It is in the light of what is said to be the failure of the nation-state that the future development of the postcolonial societies of Africa, the Caribbean, South and South-East Asia and the Pacific, is said to require the building of new types of political communities. Based on the formal recognition and empowerment of the sub-national ethnic and communal groups, which are said to have re-emerged to assert the rights of all those subjugate and marginalized by the power structures of the nation-state.
The other challenges to the nation-state, which is said to have made it unviable and redundant, is said to come from what is called “globalization”. This is said to be the process starting from the 1980s, which, as a result of certain economic and technological changes, particularly, in the organization and structure of transnational corporations and in satellite and computer technology, has integrated almost every part of this planet, in a way in which it has never been done before, the development and application of digital technology and of fiber optics, among other technological advances, have made it possible for information to be communicated and processed in massive amounts, and in seconds, from any part of the world to another. This together with the new service sectors, it said to have created a single global economy, which has simply bypassed the horizon, the frontiers and the regulations of even the most developed of the model nation-states.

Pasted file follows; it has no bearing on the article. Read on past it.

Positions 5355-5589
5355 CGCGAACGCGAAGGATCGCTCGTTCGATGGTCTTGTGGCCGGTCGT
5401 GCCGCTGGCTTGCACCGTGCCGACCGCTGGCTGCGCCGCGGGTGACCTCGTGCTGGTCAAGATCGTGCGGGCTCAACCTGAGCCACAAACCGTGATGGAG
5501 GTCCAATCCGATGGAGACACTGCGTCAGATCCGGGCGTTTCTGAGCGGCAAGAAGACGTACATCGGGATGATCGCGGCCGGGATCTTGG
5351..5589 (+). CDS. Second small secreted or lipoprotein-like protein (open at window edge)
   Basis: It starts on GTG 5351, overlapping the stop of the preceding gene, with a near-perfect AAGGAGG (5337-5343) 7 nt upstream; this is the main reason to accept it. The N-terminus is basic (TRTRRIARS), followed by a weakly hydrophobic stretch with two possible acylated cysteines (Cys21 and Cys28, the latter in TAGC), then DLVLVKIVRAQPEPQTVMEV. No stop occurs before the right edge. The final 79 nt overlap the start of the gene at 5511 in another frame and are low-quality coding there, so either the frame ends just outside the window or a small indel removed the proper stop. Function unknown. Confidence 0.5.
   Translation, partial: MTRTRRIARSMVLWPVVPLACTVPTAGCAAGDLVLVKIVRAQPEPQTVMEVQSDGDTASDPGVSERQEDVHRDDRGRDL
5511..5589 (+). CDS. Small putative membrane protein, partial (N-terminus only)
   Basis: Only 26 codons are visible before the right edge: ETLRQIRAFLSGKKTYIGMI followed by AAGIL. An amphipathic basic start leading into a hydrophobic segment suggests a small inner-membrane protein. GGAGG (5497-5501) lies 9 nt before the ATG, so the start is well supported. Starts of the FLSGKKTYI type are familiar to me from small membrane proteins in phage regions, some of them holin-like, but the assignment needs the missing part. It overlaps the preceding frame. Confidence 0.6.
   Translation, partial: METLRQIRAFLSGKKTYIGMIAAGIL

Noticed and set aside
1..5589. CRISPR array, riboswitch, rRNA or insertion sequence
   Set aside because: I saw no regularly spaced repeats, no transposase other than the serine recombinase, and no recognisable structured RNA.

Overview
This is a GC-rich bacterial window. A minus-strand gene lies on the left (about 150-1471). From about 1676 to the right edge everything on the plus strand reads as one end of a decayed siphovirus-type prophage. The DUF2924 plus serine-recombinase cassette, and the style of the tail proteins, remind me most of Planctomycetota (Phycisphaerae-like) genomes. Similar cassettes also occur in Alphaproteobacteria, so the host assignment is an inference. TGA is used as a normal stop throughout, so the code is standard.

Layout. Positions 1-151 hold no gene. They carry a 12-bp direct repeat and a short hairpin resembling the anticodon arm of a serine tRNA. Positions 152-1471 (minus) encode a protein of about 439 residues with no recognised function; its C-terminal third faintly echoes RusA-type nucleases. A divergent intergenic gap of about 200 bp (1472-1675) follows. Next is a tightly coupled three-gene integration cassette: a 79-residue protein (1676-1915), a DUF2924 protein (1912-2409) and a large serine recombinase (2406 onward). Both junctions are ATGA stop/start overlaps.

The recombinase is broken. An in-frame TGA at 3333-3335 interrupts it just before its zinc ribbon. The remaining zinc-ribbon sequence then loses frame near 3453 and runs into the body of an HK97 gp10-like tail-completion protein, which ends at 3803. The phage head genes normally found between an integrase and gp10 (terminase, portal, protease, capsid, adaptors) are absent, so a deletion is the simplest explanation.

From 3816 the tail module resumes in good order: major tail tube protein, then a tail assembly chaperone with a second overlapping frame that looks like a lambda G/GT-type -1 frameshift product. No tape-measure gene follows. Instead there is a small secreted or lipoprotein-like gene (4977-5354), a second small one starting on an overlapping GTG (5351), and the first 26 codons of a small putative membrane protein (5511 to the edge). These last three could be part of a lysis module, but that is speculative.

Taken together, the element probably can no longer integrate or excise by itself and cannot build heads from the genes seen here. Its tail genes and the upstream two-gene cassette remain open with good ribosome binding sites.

For the nation-states of Europe and North America, the future, beyond the nation-state, is said to be in the regional organizations they have already formed, particularly the European Union and the North American Free Trade Area, and the harmonization and eventual integration of these. For those of us in Africa, South and South East Asia, the Caribbean and the Pacific, the future is said to be in restoring sovereignty to the component nationalities of the nation-states and arranging for either a peaceful break-up of the nation-state or some confederal arrangement. Any failure to face up this future, and act now, to break-up the existing nation-state, or set up some confederal arrangements, is supposed to inevitably lead to the intensification of ethnic conflicts, to civil war and genocide.